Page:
When I say preparing, I mean, lying awake at night worrying about the best way to get your child ready for this important milestone.
How can I help my child do well at school? What if she hates it? What if she cries at the school gates? What if I cry at the school gates? Will she eat her lunch?
This week I will be waving goodbye to my just four year old and leaving her to embark on her academic journey – without me.
I am not sure I am ready for this. It feels like only yesterday she was a tiny baby in my arms. Now just as I am (kind of) getting to grips with parenthood, I have a whole new set of things to worry about.
Will she manage to wipe her own bum? Will she wash her hands? Should she be able to read books? Or do times tables? Will there be mean kids? Will she be overwhelmed, tired or scared?
At least at home I can protect her from horrible children, germs and princessy shit.
While she is in my care I can hold her when she cries or comfort her when she feels sad. I can make her laugh when she is grumpy or kiss her better when she falls over. I can untwist her knickers when she pulls them up the wrong way, I can wash her hands before lunch and tell her it is ok if she can’t do something right first time.
But what will she do when I am not there?
In the end, I did what I always do when I have no idea what I am doing – rang my mum.
“Mum, the biggest starts school tomorrow and I have no idea what I am doing…I have not even brought a pencil case. What if I can’t get us all ready in time if I have had a bad night with the littlest? Should she be able to draw a house yet? SHE CAN’T EVEN DRAW A HOUSE FOR GOODNESS SAKE! I am just not going to send her. Shall I just not send her mother?”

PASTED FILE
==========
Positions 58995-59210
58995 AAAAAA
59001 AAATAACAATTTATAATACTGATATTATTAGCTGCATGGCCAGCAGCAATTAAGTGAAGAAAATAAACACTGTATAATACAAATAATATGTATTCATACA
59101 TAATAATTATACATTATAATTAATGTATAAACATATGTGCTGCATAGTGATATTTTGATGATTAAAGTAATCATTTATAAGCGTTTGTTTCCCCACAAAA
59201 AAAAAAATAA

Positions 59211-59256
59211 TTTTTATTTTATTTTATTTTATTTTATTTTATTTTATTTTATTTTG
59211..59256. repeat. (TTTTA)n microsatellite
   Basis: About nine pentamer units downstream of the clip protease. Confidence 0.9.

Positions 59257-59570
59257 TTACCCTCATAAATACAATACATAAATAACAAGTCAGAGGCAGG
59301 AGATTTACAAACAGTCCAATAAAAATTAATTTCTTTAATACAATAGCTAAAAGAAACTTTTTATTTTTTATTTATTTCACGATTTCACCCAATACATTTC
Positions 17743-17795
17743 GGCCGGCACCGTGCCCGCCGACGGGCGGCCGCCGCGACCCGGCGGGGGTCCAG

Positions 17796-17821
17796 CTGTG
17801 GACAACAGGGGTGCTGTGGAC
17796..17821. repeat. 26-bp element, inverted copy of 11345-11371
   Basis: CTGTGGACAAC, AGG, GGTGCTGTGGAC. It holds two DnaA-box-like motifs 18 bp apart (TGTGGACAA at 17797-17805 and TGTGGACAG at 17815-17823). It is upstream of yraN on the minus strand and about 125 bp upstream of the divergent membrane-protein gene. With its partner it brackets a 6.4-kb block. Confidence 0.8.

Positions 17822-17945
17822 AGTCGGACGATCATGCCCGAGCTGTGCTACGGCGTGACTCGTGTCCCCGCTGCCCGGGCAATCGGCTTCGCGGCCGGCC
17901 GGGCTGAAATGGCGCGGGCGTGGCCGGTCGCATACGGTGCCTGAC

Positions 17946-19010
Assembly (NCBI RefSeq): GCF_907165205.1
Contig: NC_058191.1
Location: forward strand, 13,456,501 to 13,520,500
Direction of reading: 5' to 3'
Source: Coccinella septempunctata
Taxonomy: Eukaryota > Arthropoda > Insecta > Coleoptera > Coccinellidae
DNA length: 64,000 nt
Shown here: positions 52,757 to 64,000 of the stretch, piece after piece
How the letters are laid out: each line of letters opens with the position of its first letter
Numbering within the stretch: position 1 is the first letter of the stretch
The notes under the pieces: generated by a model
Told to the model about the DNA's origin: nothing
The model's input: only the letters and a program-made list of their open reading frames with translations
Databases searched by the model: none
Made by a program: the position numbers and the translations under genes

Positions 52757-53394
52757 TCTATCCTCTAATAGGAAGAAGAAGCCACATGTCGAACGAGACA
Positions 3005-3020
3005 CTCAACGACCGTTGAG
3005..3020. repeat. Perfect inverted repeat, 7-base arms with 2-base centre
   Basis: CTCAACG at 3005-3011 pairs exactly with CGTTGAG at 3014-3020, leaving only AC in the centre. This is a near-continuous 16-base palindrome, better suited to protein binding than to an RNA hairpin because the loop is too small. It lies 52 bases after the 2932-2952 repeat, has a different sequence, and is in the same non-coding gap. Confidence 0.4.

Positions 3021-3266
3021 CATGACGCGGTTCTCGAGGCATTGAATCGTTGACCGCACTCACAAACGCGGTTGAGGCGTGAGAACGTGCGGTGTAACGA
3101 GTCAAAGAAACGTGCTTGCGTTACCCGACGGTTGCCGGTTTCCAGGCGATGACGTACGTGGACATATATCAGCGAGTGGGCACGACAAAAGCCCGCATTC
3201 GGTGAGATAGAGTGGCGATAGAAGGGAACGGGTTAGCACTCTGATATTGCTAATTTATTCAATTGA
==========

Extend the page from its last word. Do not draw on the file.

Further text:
“Right,” said my mum calmly. “The main thing is that she enjoys it and has fun. She will learn as she goes along.”
“Fun? That’s all you’ve got?”
“Oh, and try not to drop her off in your pyjamas. It will inevitably be the one time the teacher wants to talk to you.”
“As if I would do that…” At this point I realised it was 11am and we were all still in our pyjamas. She had a point.
Unable to come up with any useful tips, I have written a list of things I am pretty sure won’t help my daughter do well at school.
1. Buying her uniform from Aldi at the last minute.
Do I go for the classic pinafore dress, trousers or a skirt? Polo shirt or button up shirt? After agonising all summer about what to buy, by the time I got around to uniform shopping everywhere had mostly sold out. So I bought whatever was left. However, I imagine it will have no bearing on her academic achievements.
2. Trying not to look like an idiot at the school gates. Whether I cry, hover over her, hug her for too long or ask the teacher a thousand questions. Whatever I need to do to deal with this massive step in my parenting journey, chances are my child won’t even notice. She’ll be too busy checking out the facilities. ‘MUM THEY HAVE HAND DRYERS IN THE TOILETS!!’
3. Teaching her to paint like Da Vinci… I am pretty sure that by attempting to get her to ‘refine’ her art every day this week, the only thing I have succeeded in doing is to make her sick of painting. They may learn things in their own time. But they will learn things.
4. I told my daughter that at school she must not shout out ‘poo’ or ‘bum’ a lot like she does at home. She responded to this request by shouting ‘POO BUM A LOT LIKE AT HOME’. Continuously. Lesson learnt. Tell a four year old not to do something and they will most definitely do it!
5. Buying her expensive trainers. When I was at school I told my parents I definitely needed Nike Air trainers. They told me they couldn’t afford them and bought me Nicks from Poundstretcher. I told them they had ruined my life. It is a miracle I managed to pass my exams and go on to study at university under the circumstances.
So in conclusion maybe, just maybe my mum was right…
Has anyone else got a child about to go up to pre-school/school? How are you preparing for this? For some great advice visit schoolguide.co.uk. Feel free to comment in the box below or join us for a chat on Facebook or Twitter.